The account, such as it is, of latter-day Conservative political philosophy, leans heavily on the sentimentalities of Roger Scruton. It would have been helpful to have some reference to others—to take only two examples, the thoughtful account of relations between the individual and the state in William Waldegrave’s Binding Leviathan or Keith Joseph and Jonathan Sumption’s Equality (or as it should really have been titled, Against Equality). This might have enabled him to make a more considered response to the suggestion that Conservatism as a philosophy eventually rests on the assumption that inequality is a necessary condition, not just for economic success but also for social stability. The promotion of inequality was indeed triumphantly successful under Thatcher (King is seriously misleading on this point) and of course continued under Blair. But how can this dramatic increase in disparities in wealth and incomes coexist with the civic Conservatism based on intermediate institutions now being marketed by Cameron under the label “Big Society”? King’s answer is to send Burke’s “little platoons” to resolve any difficulties—they come round and round in his text like fairground horses on a carousel. How they can address deep-seated structural problems in a depressed economy or deal effectively with the social consequences is not made clear.
In addition, there is a striking failure in King’s text to recognise the diversity of the UK—which is odd, when you consider Burke’s own origins. The idea of a Conservative tradition drawing on the enduring strength of the appeal to old loyalties entirely fails to explain the dramatic collapse of the party in Scotland, going from largest party north of the Border in the Commons to a single seat and a marginal presence in Scottish politics, sustained only by the PR voting system that their national leadership repudiates.
A final weakness is the virtual absence of Cameron’s coalition partners, the Lib Dems, from both the analysis of philosophies and the narrative of the events since the coalition was formed. They figure merely as the means by which Cameron obtained power, not as actors in their own right with their own beliefs and traditions. By aggregating their vote with that of the Conservatives, King seeks to acquire some electoral legitimacy for the coalition. However, those voters did not have any foreknowledge of the possibility of coalition or any input into the agreement between the parties—as the Archbishop of Canterbury has rightly pointed out, nobody voted for the policies the coalition are now introducing.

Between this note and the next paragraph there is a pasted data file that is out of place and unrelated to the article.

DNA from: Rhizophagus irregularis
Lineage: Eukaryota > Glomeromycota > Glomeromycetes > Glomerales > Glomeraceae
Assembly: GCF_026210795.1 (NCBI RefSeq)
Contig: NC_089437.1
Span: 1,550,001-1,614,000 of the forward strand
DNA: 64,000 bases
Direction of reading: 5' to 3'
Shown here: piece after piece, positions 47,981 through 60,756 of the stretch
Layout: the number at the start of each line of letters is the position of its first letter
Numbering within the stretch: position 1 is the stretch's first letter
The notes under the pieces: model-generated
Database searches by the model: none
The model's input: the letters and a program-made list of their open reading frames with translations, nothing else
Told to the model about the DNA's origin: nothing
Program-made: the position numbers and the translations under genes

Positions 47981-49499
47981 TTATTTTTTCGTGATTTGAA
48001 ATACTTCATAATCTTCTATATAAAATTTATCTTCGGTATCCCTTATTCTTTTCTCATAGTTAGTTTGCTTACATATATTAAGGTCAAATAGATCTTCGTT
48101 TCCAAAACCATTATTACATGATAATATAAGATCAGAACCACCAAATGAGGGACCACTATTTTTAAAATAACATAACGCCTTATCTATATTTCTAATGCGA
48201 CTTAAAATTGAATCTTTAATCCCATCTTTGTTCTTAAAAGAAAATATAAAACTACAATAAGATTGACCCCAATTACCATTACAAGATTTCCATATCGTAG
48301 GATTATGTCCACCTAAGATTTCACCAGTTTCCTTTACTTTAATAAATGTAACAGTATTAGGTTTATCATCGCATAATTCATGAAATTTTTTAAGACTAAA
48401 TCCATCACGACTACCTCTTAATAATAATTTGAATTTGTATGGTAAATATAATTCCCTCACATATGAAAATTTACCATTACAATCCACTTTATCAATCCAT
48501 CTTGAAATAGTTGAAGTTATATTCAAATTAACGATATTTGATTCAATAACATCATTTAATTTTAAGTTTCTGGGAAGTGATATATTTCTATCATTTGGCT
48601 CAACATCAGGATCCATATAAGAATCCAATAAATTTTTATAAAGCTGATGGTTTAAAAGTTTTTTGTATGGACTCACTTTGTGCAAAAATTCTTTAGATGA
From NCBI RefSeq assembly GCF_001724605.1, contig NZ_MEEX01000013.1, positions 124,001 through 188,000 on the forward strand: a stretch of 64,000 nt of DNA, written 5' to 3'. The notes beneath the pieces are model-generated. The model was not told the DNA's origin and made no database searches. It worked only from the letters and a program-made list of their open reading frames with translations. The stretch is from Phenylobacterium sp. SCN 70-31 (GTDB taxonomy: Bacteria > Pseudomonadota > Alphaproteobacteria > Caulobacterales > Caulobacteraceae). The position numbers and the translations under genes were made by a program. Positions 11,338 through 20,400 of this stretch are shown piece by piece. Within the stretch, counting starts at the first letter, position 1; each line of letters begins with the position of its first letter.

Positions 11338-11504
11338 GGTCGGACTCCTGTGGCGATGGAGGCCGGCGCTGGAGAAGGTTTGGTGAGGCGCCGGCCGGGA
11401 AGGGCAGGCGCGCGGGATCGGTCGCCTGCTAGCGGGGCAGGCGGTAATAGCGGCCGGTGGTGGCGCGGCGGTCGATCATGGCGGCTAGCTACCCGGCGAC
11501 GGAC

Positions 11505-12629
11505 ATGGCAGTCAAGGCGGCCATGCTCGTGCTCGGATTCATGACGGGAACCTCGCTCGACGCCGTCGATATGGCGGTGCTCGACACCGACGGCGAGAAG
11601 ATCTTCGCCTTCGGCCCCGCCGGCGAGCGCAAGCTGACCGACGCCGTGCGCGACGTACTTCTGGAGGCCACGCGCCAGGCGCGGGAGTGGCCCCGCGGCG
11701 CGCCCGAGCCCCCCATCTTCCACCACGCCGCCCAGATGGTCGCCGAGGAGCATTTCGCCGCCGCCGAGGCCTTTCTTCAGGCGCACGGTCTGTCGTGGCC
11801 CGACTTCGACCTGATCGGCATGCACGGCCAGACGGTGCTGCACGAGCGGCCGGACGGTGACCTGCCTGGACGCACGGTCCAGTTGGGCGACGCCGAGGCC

King also tempts fate by offering a provisional account of recent developments—it is his bad luck that the NHS and social care debacle, which exposed fundamental differences between the two ruling parties, took place after he went to press. The failure of the Lib Dems to secure public approval for electoral reform in the AV referendum that was the price of their participation is also absent—and so is the resentment of his partners in government at Cameron’s active involvement in the campaign against reform. But such gaps are an inevitable consequence of any attempt to write contemporary history.
To summarise. King answers his own question by asserting that... “of course the Conservatives in 2010 are the same old Tories, and new politics of the coalition with the Liberal Democrats merely proves this” . The case for seeing David Cameron as the representative of a truly Conservative tradition was certainly worth making but not made wholly convincingly—Simon Heffer, a long-term critic, takes the opposite view, although he provides an endorsement of King’s book on the cover. The argument also suffers from selectivity and omissions in the source material. Nonetheless, as an account of David Cameron the Conservative leader it has some merit. About David Cameron as leader of a coalition Government, I am not so sure. The journalist Philip Stephens’ comments, written before the Murdoch affair came to the boil, that Cameron is “good at being Prime Minister” —but not a good PM (Financial Times, 5 July 2011) seems close to the mark, though of course “events, dear boy” may overturn that judgement. As a source for teaching purposes, The New Politics could certainly be useful, setting out a position not always fairly represented in undergraduate teaching curricula. If it is used in this way, I would recommend that it should be read alongside the late Tony Judt’s Ill fares the Land, which states a parallel case for social democracy in terms that few social democratic politicians now have the nerve to make it. The resulting debate could be lively.
Cercles © 2011